|Anatomical terms of neuroanatomy|
The limbic lobe is an arc-shaped region of cortex on the medial surface of each cerebral hemisphere of the mammalian brain, consisting of parts of the frontal, parietal and temporal lobes. The term is ambiguous, with some authors[who?] including the paraterminal gyrus, the subcallosal area, the cingulate gyrus, the parahippocampal gyrus, the dentate gyrus, the hippocampus and the subiculum; while the Terminologia Anatomica includes the cingulate sulcus, the cingulate gyrus, the isthmus of cingulate gyrus, the fasciolar gyrus, the parahippocampal gyrus, the parahippocampal sulcus, the dentate gyrus, the fimbrodentate sulcus, the fimbria of hippocampus, the collateral sulcus, and the rhinal sulcus, and omits the hippocampus.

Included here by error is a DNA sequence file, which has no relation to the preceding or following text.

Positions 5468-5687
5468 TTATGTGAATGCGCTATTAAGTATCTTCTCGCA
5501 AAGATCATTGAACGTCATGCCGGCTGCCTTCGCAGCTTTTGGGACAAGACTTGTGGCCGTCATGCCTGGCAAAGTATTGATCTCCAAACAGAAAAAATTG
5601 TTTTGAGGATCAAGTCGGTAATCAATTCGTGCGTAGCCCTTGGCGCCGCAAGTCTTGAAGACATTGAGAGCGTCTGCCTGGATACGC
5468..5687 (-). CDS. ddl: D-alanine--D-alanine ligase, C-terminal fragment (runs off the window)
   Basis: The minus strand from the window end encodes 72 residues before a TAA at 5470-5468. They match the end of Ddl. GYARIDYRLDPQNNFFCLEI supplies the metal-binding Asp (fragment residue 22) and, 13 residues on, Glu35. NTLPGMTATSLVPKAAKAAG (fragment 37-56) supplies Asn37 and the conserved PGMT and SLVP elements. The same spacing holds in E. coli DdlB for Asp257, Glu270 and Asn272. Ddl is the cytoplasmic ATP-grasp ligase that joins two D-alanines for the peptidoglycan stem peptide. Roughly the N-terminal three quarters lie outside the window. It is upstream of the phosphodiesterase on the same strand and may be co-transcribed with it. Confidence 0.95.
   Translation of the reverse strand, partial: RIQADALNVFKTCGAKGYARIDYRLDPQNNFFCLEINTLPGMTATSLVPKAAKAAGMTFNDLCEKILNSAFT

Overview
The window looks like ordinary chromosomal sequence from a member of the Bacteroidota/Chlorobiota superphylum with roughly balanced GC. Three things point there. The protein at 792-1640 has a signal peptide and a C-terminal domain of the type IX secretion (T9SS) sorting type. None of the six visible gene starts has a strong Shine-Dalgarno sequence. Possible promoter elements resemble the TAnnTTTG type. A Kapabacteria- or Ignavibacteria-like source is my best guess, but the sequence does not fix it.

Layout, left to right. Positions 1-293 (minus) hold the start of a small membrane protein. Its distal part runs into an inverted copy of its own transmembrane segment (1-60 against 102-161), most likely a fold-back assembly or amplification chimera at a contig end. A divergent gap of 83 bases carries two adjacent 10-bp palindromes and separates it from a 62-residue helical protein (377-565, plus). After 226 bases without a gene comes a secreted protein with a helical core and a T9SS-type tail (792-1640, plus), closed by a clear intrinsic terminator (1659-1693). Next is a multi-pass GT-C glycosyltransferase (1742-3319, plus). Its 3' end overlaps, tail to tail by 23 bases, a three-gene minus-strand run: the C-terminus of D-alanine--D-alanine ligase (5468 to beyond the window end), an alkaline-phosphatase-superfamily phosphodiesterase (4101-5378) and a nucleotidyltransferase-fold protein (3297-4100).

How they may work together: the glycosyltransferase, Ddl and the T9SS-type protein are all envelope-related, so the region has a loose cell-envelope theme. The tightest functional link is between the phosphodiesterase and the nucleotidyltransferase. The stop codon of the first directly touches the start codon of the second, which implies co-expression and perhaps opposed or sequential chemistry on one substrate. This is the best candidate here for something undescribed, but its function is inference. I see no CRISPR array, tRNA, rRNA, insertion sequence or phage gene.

Broca named the limbic lobe in 1878, identifying it with the cingulate and parahippocampal gyri, and associating it with the sense of smell - Treviranus having earlier noted that, between species, the size of the parahippocampal gyrus varies with the size of the olfactory nerve. In 1937 Papez theorized that a neural circuit (the Papez circuit) including the hippocampal formation and the cingulate gyrus constitutes the neural substrate of emotional behavior, and Klüver and Bucy reported that, in monkeys, resection involving the hippocampal formation and the amygdaloid complex has a profound effect on emotional responses. As a consequence of these publications, the idea that the entire limbic lobe is dedicated to olfaction receded, and a direct connection between emotion and the limbic lobe was established.